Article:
All thermal mud contains different trace elements. Around the world, people visit spots like El Totumo to benefit from the healing properties that derive from such elements. Thermal mud like that of El Totumo is formed when steam and gas under the ground mix with an upper, barrier layer of mineral water, soil and other debris like leaves and plant material. When we visited Rotorua, in New Zealand, we learned that the mud there has sulphur, calcium, sodium and silicon, among other elements. El Totumo’s boasts iodine, potassium, sulphur and magnesium. The mud is antiseptic, but also acts as a mineral cleanser. It’s said to help stop skin ageing, and we can vouch that it did leave our skin feeling exceptionally smooth and soft. Many come to bathe there for the mud’s magical healing properties, which are said to detoxify as well alleviate arthritis and other aches and pains.
Getting Cleaned Up
After a good, long therapy session, it’s back up a rickety ladder, down the stairs and down a small dirt road leading to the cienaga, the lake. The ladies waiting at the shoreline mean business, and if you don’t plan to participate in Service #3, prepare to be firm. This session involves a lady grabbing you by the hand and sitting you down in thigh-deep water as she whips off your swimsuit and rinses both you and the suit clean of all traces of mud. It’s quick and efficient, and these ladies don’t miss a spot! We were both a bit surprised to find ourselves clothing-less in the lake, Donny especially so as his lady walked away with his swim-trunks, distracted by the arrival of a new potential customer! Back at the changing area, the people who attended to you during the mud bath experience come to collect their fees. It’s a good idea to remember what people looked like, as this portion can be a bit confusing. In our case, someone came and tried to charge for the unsolicited service of rinsing off our shoes.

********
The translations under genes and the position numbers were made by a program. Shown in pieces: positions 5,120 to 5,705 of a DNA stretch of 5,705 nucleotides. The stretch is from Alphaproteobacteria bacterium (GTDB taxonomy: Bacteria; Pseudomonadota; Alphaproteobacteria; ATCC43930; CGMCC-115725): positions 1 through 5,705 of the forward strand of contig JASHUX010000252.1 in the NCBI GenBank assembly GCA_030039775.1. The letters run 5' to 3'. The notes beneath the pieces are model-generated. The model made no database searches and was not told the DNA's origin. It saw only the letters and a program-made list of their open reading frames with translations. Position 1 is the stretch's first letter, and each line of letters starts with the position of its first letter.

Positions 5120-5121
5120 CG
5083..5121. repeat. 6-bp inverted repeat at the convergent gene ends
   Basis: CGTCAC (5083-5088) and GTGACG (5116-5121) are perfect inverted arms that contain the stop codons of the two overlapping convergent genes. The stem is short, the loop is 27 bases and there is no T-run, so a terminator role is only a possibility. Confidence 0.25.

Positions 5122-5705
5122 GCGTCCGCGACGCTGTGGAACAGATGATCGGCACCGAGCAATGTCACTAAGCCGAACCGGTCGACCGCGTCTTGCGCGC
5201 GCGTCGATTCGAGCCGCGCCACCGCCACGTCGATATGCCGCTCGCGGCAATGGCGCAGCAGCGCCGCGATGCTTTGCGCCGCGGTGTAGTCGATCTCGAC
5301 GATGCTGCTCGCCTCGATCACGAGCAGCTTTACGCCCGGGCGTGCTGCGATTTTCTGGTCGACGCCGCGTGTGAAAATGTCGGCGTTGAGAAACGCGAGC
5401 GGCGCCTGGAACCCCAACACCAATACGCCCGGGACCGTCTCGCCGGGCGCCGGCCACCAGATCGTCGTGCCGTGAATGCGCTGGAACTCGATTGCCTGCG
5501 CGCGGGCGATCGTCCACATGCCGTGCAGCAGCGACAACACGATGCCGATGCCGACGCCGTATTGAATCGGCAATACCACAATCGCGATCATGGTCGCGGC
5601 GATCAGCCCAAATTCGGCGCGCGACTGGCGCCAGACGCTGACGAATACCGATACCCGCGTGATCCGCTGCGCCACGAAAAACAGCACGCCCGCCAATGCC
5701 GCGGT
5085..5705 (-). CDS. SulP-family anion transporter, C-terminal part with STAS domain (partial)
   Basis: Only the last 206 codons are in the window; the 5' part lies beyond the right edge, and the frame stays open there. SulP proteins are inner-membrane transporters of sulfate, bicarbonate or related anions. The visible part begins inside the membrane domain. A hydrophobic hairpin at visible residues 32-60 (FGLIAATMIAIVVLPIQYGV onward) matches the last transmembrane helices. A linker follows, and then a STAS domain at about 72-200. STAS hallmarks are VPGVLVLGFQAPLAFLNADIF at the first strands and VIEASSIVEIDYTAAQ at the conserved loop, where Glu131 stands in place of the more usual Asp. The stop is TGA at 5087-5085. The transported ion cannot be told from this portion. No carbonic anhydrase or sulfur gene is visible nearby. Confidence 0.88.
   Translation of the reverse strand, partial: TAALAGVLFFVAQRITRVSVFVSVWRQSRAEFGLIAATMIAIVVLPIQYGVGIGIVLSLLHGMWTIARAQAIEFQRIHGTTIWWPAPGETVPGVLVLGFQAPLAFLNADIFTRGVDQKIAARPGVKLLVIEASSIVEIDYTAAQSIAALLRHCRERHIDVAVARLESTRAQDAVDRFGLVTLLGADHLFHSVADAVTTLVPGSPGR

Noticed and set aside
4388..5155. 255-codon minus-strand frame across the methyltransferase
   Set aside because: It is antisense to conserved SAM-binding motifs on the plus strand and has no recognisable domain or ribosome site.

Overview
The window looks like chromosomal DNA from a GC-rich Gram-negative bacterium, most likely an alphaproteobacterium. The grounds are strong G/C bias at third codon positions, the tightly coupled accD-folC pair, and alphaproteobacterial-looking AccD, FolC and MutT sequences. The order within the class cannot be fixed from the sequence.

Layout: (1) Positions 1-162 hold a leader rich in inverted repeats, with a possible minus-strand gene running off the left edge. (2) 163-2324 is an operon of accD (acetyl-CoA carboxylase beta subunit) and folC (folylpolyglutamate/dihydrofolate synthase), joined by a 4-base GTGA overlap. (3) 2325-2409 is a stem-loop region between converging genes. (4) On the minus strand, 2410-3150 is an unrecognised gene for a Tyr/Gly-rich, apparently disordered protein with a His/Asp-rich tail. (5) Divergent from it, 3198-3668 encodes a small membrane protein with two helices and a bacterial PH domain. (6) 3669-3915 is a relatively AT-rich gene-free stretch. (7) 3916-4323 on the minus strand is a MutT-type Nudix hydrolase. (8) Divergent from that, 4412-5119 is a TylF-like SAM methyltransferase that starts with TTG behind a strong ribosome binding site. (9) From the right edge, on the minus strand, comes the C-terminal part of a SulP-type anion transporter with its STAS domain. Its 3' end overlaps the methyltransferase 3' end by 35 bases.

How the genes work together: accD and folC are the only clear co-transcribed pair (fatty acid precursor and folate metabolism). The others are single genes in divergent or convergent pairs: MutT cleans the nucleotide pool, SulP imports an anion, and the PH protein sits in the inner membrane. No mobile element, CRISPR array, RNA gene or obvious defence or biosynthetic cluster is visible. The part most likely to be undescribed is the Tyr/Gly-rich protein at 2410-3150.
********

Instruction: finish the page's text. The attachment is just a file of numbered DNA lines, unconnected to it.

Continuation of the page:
Manzanillo del Mar
Back on the van, we were whisked off to lunch at Manzanillo del Mar. Fish is the way to go, and beers are charged separately. The meal is essentially what you’d get at any local spot serving the set lunch option, complete with rice and beans, plantains, a protein and a small salad. There’s also time to take a dip in the sea, or relax and watch the fisherman bring in the day’s catch.
Is it worth it?
Even though it was a bit crowded, and definitely touristy, we thoroughly enjoyed our mud bath experience. It was definitely unique. These mud volcanoes are only found in a small number of accessible places, and we’re glad we took advantage of being close to one to make the trip. The total cost of the day was under $50 for the two of us, and with lunch being included, we found that to be pretty reasonable. If you like a little adventure, and don’t mind getting dirty, you’re sure to enjoy El Totumo.